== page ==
7.4

From Under Mountains #1 by Claire Gibson, Marian Churchland, Sloane Leong & Brandon Graham

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<i>From Under Mountains</i> #1 by Claire Gibson, Marian Churchland, Sloane Leong & Brandon Graham

Writers: Claire Gibson and Marian Churchland
Artists: Sloane Leong and Brandon Graham
Publisher: Image Comics
Release Date: September 30, 2015

Openings can be tricky. Some first issues tell a complete story, giving a holistic sense of the setting and dynamics. Other series, like The Spire, take a different approach: they establish the different plot threads, introducing the reader to characters that will be explored over the course of the series. The Image fantasy From Under Mountains opts for the latter approach, though it takes an even wider view. Within these pages, numerous plotlines launch into motion, but the authors make it difficult to tell where they’ll all intersect. Evocative artwork and well-crafted dialogue help establish the setting, but the overall direction still holds an air of ambiguity. Then again, this is the opening chapter of an opening chapter.

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This debut begins impressively and atmospherically: a small group of women appears in an isolated area, tossing feathers, bones and flowers into a fire. One sets upon a more intensive goal—a summoning mired in the mystic arts. The sequence is long, occupying roughly the first quarter of the issue, using vivid imagery that both establishes a location and conveys the presence of supernatural, possibly sinister, forces. “May your foes bleed. May their strength fail. May they die in darkness,” says the woman tasked with conjuring a nebulous figure. Clearly, ominous things are afoot—this mysterious figure will reappear before the issue is through, though it’s not entirely clear why.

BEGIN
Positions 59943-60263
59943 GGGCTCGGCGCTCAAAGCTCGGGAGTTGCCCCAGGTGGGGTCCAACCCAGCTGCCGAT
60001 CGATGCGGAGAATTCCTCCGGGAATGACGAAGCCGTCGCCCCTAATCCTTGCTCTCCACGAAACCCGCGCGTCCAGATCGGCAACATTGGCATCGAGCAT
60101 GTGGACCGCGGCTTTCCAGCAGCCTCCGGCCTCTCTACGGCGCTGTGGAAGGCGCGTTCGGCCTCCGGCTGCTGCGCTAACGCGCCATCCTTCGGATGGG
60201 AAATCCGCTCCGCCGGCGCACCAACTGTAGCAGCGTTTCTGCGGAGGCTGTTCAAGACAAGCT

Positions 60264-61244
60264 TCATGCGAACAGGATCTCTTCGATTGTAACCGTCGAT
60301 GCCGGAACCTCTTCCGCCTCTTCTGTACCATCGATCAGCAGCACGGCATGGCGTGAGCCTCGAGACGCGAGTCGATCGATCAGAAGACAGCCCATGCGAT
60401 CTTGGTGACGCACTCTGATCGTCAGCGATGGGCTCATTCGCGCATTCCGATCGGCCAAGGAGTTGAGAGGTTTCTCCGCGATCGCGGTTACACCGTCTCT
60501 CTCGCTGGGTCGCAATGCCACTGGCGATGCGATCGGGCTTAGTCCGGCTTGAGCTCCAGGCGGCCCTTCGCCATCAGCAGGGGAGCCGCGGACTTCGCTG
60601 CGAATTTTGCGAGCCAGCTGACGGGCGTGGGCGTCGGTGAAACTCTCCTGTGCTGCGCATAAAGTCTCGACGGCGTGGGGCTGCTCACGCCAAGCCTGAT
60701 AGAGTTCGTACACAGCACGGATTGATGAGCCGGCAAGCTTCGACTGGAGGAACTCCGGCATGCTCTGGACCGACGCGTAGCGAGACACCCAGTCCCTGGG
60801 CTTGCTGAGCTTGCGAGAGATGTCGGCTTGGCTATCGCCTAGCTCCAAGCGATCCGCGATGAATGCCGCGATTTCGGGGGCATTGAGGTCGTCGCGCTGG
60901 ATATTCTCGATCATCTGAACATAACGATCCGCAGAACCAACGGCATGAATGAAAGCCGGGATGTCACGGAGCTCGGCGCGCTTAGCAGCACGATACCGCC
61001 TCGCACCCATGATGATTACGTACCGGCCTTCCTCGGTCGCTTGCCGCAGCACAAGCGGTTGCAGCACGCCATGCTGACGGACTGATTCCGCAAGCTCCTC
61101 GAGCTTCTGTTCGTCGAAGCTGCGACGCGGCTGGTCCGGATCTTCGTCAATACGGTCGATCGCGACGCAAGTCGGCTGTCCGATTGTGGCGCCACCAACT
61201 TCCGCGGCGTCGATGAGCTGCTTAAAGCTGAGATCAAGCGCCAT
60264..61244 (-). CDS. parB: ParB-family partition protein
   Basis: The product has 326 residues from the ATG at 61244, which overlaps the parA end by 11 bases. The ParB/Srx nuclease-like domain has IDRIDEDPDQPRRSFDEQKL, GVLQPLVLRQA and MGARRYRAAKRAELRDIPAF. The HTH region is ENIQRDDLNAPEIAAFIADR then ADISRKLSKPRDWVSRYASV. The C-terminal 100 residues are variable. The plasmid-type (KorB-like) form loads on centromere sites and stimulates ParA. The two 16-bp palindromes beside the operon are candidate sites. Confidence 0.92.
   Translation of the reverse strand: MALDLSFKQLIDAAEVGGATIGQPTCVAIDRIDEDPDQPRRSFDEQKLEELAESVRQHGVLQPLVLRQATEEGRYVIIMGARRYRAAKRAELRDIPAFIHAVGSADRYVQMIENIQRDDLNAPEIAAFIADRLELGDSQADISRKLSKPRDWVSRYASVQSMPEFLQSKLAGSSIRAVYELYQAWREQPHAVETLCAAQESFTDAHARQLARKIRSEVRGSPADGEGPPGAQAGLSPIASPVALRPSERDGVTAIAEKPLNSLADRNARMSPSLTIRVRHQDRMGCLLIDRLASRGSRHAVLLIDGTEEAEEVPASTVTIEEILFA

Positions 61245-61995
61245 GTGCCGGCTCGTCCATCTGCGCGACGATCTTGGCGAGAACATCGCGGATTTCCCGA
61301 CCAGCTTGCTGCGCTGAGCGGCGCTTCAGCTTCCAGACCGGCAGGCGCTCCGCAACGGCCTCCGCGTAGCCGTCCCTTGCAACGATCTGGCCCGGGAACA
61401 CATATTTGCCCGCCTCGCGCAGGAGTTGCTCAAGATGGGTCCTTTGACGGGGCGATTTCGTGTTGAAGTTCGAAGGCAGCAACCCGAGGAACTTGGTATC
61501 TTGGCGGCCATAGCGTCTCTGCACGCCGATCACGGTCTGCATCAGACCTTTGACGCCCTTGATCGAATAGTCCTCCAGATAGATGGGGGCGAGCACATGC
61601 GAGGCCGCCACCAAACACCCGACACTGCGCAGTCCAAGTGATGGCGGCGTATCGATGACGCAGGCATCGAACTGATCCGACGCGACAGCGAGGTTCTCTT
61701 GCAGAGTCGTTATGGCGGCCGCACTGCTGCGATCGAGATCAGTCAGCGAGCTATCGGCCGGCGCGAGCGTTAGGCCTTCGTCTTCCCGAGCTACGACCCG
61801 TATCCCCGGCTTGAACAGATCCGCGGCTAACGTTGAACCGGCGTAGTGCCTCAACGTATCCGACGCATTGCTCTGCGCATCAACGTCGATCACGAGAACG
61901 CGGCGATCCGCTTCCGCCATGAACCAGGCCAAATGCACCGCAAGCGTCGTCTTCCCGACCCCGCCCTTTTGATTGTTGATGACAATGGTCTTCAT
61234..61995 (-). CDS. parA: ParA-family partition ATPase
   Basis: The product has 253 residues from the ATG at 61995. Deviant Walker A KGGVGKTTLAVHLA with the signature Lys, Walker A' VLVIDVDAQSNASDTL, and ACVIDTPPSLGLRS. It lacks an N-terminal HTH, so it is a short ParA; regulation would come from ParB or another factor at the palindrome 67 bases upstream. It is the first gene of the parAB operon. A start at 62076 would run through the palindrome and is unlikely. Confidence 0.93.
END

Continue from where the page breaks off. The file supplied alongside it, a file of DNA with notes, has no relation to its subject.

From there, the issue introduces a dose of palace intrigue, with bantering among Elena and Marcellus—the royalty behind the city of Karsgate, where much of the issue takes place. By the end, a connection between the family dynamic and the opening ritual reveals itself; how that connection came to be and how it will play out, however, remains unclear. A few other characters—Tova, a young woman who…is into something mysterious, and Tomas Fisher, a theoretically heroic figure with a penchant for hard living—set on their first steps towards what appears to be longer journeys.

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From Under Mountains #1 Interior Art by Sloane Leong

Many paths emerge, and assumably future issues will fill in where they’re headed. A map at the back of the issue shows From Under Mountains’s geography, giving a better sense of where the cities fall in relation to one another (and in the context of the wider unexplored world).

It’s also worth noting that the setting itself feels very particular: it’s a fantasy world, but it’s one that deviates from the retooled versions of western Europe centuries ago, both in terms of the landscape and the characters living there. Primary artist Sloane Leong’s art shares several qualities with that of Paul Pope: great evocation of body language, and command over forms both human and abstract. (The moments where the supernatural intrudes on the mundane world are conveyed in particularly memorable fashion.) Body language and the manner of dress help identify characters’ social position; the architecture, too, fits the arid landscapes and mountain backdrops.

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From Under Mountains #1 Interior Art by Sloane Leong

From Under Mountains #1 presents a lot of material to absorb, and many questions will arise after reading it. Writers Claire Gibson and Marian Churchland have used the first issue to set numerous plots in motion, and while it isn’t necessarily clear where all of these characters will end up, there’s plenty here to keep a reader hooked for all that follows.

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From Under Mountains #1 Interior Art by Sloane Leong

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